james ray johnson
My son was in the marching band. His uniform included a pair of white shoes – stark white shoes. You could wear them in the dark to find your way.
I had to provide these shoes. They were expensive and only good for marching. We tried to get him to forgo the prom rentals and wear his whities instead, but he refused.
Every two years we had to upsize to accommodate his growing feet. We forced his discards on his younger brother.
This worked well until his junior year. He was wearing size 16 by then. They don’t carry size 16 white shoes at Wal-Mart. But we did locate a pair at abominable-snowman.com.
His little brother tried them on, and we decided to ship him to Florida to audition for the Ringling Brothers Circus: Atten: Clown Department.
My son most definitely left behind some big shoes to fill.
But so did my dad!
Dad was my childhood hero without a doubt. Such a hard worker. He was once actually criticized by the union steward who said, “Slow down, you’re making the rest of us look bad.”
He had opportunities to move into management, but he turned them down because it would have meant upending his family.
He put his kids through private school and financed it by doing things like cutting his own hair.
He could warm your bottom with a needed swat, and then warm your heart with a hug.
He seldom interfered once I was on my own, but was ready to offer sound advice when I sought it.
He wasn’t a perfect man, but certainly a good one.
Dad has gone on to glory. His enormous shoes are empty and need to be filled. Could I be that kind of man for my wife and kids, my grandkids and my employer?
Possibly! Moses, the legendary leader of Israel, had died, after he had led Israel out of Egypt, through the Red Sea, around the wilderness and to the east bank of the Jordan River.
A younger man named Joshua was tasked with leading the nation across the river and into the land to finish what Moses had started – to claim the promises that God made to Abraham centuries before.
Moses’ sandals felt like size 16s. But God knew that, which is why He told him, “Be strong and brave! Don’t be afraid and don’t panic, for I, the Lord your God, am with you in all you do.” – Joshua 1:9, -NET Bible®.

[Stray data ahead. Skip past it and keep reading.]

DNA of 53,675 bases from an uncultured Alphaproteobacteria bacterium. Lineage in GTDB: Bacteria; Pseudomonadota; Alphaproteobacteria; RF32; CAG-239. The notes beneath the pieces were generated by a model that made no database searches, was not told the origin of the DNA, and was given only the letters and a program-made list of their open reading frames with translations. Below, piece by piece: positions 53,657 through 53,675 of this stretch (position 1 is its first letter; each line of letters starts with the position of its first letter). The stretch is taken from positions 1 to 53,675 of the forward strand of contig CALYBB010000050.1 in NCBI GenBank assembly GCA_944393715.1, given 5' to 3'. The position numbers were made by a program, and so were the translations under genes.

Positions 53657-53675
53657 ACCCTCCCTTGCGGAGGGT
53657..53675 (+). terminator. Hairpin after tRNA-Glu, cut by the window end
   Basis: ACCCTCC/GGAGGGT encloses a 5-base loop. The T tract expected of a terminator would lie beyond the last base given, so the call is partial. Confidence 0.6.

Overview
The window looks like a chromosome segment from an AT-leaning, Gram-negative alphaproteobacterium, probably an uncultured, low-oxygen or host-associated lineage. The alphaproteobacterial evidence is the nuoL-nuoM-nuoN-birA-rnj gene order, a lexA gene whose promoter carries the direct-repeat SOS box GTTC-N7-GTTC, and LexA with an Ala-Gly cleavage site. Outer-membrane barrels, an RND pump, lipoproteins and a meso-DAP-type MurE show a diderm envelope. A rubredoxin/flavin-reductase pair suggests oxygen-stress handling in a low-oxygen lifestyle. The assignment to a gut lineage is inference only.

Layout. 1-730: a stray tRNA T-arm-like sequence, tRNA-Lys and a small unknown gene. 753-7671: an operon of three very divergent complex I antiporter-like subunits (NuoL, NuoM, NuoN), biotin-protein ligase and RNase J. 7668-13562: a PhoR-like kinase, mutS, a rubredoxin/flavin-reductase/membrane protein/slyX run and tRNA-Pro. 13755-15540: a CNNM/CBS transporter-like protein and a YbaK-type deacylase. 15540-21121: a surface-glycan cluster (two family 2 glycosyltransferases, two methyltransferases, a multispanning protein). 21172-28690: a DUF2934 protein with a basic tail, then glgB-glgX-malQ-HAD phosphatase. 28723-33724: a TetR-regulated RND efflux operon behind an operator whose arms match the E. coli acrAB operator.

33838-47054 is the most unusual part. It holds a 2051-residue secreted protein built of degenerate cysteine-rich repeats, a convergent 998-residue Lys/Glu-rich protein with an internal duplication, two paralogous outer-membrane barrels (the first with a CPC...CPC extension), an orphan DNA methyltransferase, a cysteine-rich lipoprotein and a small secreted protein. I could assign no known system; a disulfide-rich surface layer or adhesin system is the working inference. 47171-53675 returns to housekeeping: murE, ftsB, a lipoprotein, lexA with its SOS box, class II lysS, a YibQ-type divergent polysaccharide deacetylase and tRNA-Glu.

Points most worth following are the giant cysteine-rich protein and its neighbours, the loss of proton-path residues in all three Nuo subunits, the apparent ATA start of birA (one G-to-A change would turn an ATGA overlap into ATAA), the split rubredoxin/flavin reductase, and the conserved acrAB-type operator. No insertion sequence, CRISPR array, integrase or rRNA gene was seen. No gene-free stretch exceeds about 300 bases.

There was lots to fear – hostile forces, a sketchy supply chain and the prospect of failure. God didn’t diminish the challenges, but He magnified the solution instead. He promised to go with him wherever he went and in all that he did.
God told him to be brave. I am not sure that you can just will yourself to feel brave, when you are feeling afraid. You can however, move forward, despite your fears, trusting God to help you succeed. That’s the kind of bravery the Lord had in mind for Joshua.
As a kid, I watched some teens play pinball at the bowling alley. I accidentally bumped the table. The game began to flash the word “tilt” and it shut down. There were 3 angry teenage boys ready to tilt me. I was terrified.
Just then, my dad appeared. I ran to him and left my fears back at the pinball machine. The presence of a father can do that for a kid.
Joshua assumed the lead. When his crew stepped in the waters of the Jordan, the river ceased to flow, and Israel walked through it, just as they had once walked through the Red Sea with Moses.
What shoes do you need to fill?
Are you subbing for a beloved teacher or maybe replacing the supervisor at work who just retired? Perhaps the memory of your mother is making you feel inadequate as a mom or maybe you are a widower and your wife has left a huge hole in your family life. If so – remember, “Be strong and brave! Don’t be afraid and don’t panic, for I, the Lord your God, am with you in all you do.”